Glutamate-aspartate transporter (GLAST), a powerful glutamate uptake system, removes synapticallyreleased glutamate from a synaptic cleft and facilitates re-use of glutamate as a neurotransmitter recycling system. When the function of GLAST is disturbed, glutamate is no longer absorbed from the synaptic cleft. Excessive glutamate thus deposited in the cleft eventually spreads to the surroundings and causes excitotoxicity to the neural tissue. The present study was conducted to disclose the role of GLAST on postnatal hearing in GLAST deficient mouse. As a result, threshold of auditory brainstem response (ABR) was higher in GLAST deficient mouse than in wild mouse at 6 or 9 months after birth, although there was no such difference at 3 months. Histological examinations showed that the hair cells, especially the inner hair cells (IHCs), sporadically disappeared and the number of spiral ganglion cells (SGCs) reduced at 9 months in GLAST deficient mouse. We speculated that in GLAST deficient mouse, glutamate excessively deposited in the synaptic cleft may have leaked to the surroundings and induced degeneration of the IHCs and SGCs. From these findings, dysfunction of GLAST can be a cause of progressive sensorineural hearing loss of unknown origin.
To examine the effects of p38 mitogen activated protein kinase (MAPK) on acoustic injury, specific inhibitors of p38 MAPK (SB203580, SB202190) were given to albino guinea pigs immediately prior to exposure to a 2 kHz pure tone of 120 dB SPL for 10 minutes. The amplitude of distortion product otoacoustic emissions (DPOAEs) and the threshold of compound action potential (CAP) were measured before, immediately after and one week after the acoustic overexposure. The p38 MAPK inhibitors significantly ameliorated the cochlear dysfunction one week after the acoustic overexposure. These results suggest that p38 MAPK inhibitors possess protective effects against acoustic injury.
The 18p- syndrome which is caused by partial or total deletion of the short arm of chromosome 18 presents multiple clinical features ranging from severe malformations in compatible with life, to mild physical abnormalities. There has been no report describing the temporal bone histopathology in the 18p- syndrome. This case is the first reported temporal bone histopathology in the 18p- syndrome. The female stillborn infant delivered at 25 weeks' gestation was applicable to the severe form of this syndrome. The histopathologic findings demonstrated relatively mild malformation of the ossicles, facial nerve and cochlea. Because of mild aural anomalies in the severe form of 18p- syndrome, and because of few clinical reports involving deafness, the possibility of severe aural anomalies or profound deafness associated with 18psyndrome seems to be slight, though this conclusion needs further investigation on cases of this syndrome.
Recently, penicillin resistantStreptococcus pneumoniae (PRSP) and β-lactamase-negative ampicillinresistantHaemophilus influenzae (BLNAR) have been increased among children with acute otitis media. These resistant bacteria were becoming less susceptible to commonly prescribed oral antibacterial drugs. We studied clinical effect and utility of surgical management that bacteria were isolated 91 patients with acute otitis media between April 2001 and March 2002. In addition, we investigated the effectiveness of cefditoren pivoxil (CDTR) for three major bacteria (Streptococcus pneumoniae, Haemophilus influenzae, Moraxella catarrhalis) in all bacteria isolated from the outpatients with acute otitis media. InHaemophilus influenzae, especially, we conducted gene level studies using PCR to identify resistant gene. The clinical effect on all bacteria was 72.5%. Myringotomy was effective more than conservative treatment for acute otitis media. Three major bacteria wereStreptococcus pneumoniae (30 strains, 30%), Haemophilus influenzae (24 strains, 24%) andMoraxella catarrhalis (7 strains, 9%). The Streptococcus pneumoniae strains included PSSP 16 (53%), PISP 10 (33%), and PRSP 4 (13%). TheHaemophilus influenzaestrains included BLNAS 9 (38%), Low-BLNAR 13 (54%), and BLNAR 2 (8%). The clinical effects of CDTR in patients with PSSP, PISP, and PRSP was 67%, 80%, and 100%. The clinical effects of CDTR in patients with BLNAS, Low-BLNAR and BLNAR was 100%, 77%, and 50%.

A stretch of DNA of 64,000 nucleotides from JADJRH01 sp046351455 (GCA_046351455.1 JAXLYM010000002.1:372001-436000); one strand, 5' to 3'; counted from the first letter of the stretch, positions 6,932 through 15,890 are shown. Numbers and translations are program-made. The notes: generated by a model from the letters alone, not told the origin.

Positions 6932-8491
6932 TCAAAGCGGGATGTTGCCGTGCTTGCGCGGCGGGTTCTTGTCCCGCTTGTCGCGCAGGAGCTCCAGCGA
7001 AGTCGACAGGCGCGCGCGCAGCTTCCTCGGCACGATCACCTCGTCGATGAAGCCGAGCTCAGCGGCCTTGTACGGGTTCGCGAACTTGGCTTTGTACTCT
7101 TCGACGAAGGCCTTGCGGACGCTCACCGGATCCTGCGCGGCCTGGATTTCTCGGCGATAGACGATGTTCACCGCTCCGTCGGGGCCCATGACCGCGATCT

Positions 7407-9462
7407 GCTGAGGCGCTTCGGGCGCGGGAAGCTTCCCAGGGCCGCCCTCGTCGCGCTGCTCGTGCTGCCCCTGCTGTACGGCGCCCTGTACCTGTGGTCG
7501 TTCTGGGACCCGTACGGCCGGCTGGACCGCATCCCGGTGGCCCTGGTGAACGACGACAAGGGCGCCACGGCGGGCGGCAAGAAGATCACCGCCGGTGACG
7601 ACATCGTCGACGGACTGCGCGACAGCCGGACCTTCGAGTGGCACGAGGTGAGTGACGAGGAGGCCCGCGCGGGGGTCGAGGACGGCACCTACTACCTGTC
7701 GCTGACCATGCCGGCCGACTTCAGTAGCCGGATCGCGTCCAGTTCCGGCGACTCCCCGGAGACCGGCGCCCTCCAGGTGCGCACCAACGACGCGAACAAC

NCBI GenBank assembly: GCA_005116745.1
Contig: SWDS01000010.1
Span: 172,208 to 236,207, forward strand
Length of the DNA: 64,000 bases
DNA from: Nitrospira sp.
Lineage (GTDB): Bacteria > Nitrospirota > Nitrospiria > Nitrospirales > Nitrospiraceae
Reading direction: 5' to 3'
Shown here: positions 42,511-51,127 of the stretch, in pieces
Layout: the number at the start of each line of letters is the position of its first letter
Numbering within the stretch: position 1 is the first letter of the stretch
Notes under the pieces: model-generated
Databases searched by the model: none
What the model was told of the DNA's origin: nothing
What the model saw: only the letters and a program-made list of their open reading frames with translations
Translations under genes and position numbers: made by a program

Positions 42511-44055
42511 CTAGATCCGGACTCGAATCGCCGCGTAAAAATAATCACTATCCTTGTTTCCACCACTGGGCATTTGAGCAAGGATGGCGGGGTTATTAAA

Prospective studies were performed to evaluate short-term tympanostomy tube insertion in comparison with myringotomy to treat infants and children with acute otitis media. Insertions of the Grommet type tympanostomy tube were performed under local anesthesia. The results were as follows: 1. Among 150 cases, 65 cases were evaluated after a short-term tympanostomy tube insertion and 69 cases were also evaluated after myringotomy. Sixteen cases could not be evaluated. 2. We evaluated the duration of antibiotic administration, the duration for the cessation of aural discharge, the duration for the normalization of the tympanic membrane, recurrence of acute otitis media and occurrence of injection of the tympanic membrane. 3. Significant difference was recognized for duration of antibiotic administration, recurrence of acute otitis media and occurrence of injection of the tympanic membrane. Regarding these points, short-term tympanostomy tube insertion was more effective than myringotomy in this series. Regarding duration until the normalization of the tympanic membrane, myringotomy was more effective than the short-term tympanostomy tube insertion. 4. Based on this study, we conclude that the short-term tympanostomy tube insertion is useful for treatment of acute otitis media in infants and children. 5. By the short-term tympanostomy tube insertion, the duration of antibiotic use may be shorten, and it may reduce the development of resistant bacteria.
Forty ears with auditory ossicular malformations without deformities of the external meatus, were treated at the Department of otolaryngology, Hokkaido University Hospital over a 15-year period. The pathological conditions were classified according to the surgical findings. The classification results were as follows. Absence of the incudo-stapedial (I-S) joint was seen in 19 ears (47.5%), fixation of the malleus and/or incus in 2 ears (5%), fixation of the stapes in 9 ears (22.5%), and absence of oval window was seen in 4 ears (10%). Ossicular reconstructions were performed in 36 ears and exploratory tympanotomy without ossicular reconstruction was performed in the other 4 ears. The modified type method was performed in 15 ears and the modified type IV method was performed in 8 ears. The small-fenestra stapedectomy was performed in 10 ears and the total or partial stapedectomy was performed in 3 ears. We also evaluated hearing results in 30 ears more than six months after the operation. Hearing improvement after the operation was observed in 93. 3%(28 ears) of the cases.